I know this because -- now that I’m an old guy -- young guys are always asking me to buy TINA for them.
It makes sense to me though, to be on drugs, if you are a young and gay. Because I can’t imagine what it would be like to be a young gay man right now.
It seems to me that since bars and baths and parks and toilets and ‘gay men’s groups’ are over for gay men, there’s only two things left: online ‘dating’ apps and, well -- gay marriage.
(Of course I know that some young gay men do go to bars and bathhouses, but these places are generally thought of as being ‘over.’)
Because if all we have is online sex and marriage what kind of future is that?
I know that SCRUFF and SURGE can be fun but it sure is tough to live up to the expectations of online dating apps: most people looking for sex/love or ‘friends’ online don’t like fats or fems.
Can I be frank here? Most of us are just a little bit fat and a little bit fem. Not if you’re Arnold Schwarzenegger. Or Captain America. But the rest of us; the ordinary guys, well -- we’re all a little pudgy here and there, and yes now and then our wrists go limp and we just wanna be petulant. 
Of course if the pressure of living up to the porn star ‘ab’ standard and the Sly Stallone masculinity standard doesn’t send you to crystal meth, then the pressure to get married will. We, as men (gay or straight) are socialized to capitalize on what our testosterone tries to tell us: that we must compete, and fight, and conquer -- and win. Unlike women, we are not socialized to be loving and caring; we are socialized to achieve. Good luck having a gay monogamous marriage! Monogamous marriage doesn’t work for most straights; I can’t see why it would work for gay men.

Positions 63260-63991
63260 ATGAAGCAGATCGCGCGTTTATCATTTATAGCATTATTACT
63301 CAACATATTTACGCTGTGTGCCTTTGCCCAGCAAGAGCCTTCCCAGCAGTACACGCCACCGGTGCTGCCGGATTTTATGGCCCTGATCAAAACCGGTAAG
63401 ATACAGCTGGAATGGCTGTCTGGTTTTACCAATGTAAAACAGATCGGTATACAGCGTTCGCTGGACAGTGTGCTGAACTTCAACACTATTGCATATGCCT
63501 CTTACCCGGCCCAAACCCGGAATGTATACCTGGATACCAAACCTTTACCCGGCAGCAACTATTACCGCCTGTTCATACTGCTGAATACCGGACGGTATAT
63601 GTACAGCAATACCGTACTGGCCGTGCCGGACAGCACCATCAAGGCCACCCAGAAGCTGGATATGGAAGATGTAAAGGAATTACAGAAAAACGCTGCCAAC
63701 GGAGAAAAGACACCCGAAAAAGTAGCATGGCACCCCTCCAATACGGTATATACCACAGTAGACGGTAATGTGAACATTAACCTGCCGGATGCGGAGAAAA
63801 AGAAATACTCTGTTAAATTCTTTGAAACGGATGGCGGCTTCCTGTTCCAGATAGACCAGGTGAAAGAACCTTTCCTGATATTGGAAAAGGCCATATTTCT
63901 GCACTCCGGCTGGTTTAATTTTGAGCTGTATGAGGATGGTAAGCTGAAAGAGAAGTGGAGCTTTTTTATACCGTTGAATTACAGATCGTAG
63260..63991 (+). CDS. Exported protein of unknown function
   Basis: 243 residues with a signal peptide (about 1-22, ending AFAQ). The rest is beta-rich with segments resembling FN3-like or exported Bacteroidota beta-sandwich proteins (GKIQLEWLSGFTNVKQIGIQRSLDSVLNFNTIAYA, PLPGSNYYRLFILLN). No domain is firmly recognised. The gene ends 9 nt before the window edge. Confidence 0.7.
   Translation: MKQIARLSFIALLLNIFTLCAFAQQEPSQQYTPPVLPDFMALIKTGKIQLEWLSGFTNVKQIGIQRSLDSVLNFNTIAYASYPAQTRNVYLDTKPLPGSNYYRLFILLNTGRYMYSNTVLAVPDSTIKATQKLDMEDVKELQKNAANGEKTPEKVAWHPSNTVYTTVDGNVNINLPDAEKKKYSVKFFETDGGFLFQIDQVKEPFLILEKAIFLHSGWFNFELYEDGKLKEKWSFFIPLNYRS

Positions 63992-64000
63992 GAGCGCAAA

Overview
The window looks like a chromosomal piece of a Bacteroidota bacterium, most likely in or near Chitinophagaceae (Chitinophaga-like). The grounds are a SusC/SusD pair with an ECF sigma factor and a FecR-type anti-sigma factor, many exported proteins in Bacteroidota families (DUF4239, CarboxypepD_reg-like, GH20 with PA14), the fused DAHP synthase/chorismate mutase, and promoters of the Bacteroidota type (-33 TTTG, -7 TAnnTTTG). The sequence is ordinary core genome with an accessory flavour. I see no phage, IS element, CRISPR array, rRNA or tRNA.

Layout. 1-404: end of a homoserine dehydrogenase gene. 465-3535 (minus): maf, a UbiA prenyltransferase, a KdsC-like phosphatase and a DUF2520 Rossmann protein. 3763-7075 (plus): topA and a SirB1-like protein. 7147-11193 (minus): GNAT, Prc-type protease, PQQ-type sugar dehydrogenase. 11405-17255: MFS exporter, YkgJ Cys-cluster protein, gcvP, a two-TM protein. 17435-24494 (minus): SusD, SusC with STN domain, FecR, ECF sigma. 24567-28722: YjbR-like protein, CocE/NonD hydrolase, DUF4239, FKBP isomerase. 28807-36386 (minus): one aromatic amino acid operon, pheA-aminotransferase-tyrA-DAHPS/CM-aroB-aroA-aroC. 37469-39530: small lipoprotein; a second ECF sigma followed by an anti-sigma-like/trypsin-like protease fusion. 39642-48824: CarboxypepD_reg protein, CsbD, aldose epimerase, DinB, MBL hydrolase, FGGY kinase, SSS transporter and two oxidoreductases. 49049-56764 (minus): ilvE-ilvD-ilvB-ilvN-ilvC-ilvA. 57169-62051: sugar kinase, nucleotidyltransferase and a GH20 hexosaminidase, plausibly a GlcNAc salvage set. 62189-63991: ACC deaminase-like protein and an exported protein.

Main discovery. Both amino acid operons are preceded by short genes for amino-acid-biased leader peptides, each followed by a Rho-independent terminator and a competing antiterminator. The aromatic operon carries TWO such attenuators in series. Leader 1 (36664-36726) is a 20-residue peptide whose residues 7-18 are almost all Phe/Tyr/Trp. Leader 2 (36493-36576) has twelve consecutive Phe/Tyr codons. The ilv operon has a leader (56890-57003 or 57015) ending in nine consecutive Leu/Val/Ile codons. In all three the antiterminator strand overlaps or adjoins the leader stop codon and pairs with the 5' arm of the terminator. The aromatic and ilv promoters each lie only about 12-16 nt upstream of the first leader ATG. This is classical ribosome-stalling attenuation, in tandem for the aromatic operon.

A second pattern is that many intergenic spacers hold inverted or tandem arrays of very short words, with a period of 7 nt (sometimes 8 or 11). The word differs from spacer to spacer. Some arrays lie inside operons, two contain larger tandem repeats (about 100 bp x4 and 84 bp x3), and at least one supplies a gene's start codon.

I certainly don’t long for the good old days. But back before AIDS there were not only gay bars but people were beginning to think that maybe there might be other gay social gathering places, and there was a sense of the possibility of meeting new people in a gay community that actually existed, in the real world. Gay coupling didn’t mean monogamy; and being a bit femmy was still part of being gay.
I know we’ve got the new Will and Grace and Ru Paul’s Drag Grace to remind us of the old days -- the days when everyone gay didn’t have to be perfectly masculine, built and/or perfectly married. But are those two shows enough to make us happy, healthy gay men? 
All I can say is Good Luck To You, Young Gay Men!

Because unfortunately, you’re going to need it.

Monday, 4 September 2017

Circus Awesomeus -- Not So Awesome

I don’t know what made me turn to HBO that night. 
Yes I do. They usually show great stuff.
But this night it was Neil Patrick Harris’ Circus Awesomeus.
Let’s just talk about the Neil Patrick Harris thing. He is our one and only out-of-the-closet top level TV/Hollywood gay actor in 2017.
So what does he get to do?
Well, apparently, though straight people are increasingly tolerant these days they can’t handle real out-of-the-closet actors and actresses in gay or lesbian roles in mainstream movies. And they certainly can’t handle out gay actors in straight roles (the reviews always say ‘the chemistry wasn’t convincing’). But what they can handle is when we host. (See: Ellen!) We now host straight lives. After all, this our calling isn’t it?  To facilitate the lives of straight people: serve them drinks, renovate their houses, and most importantly -- make them laugh?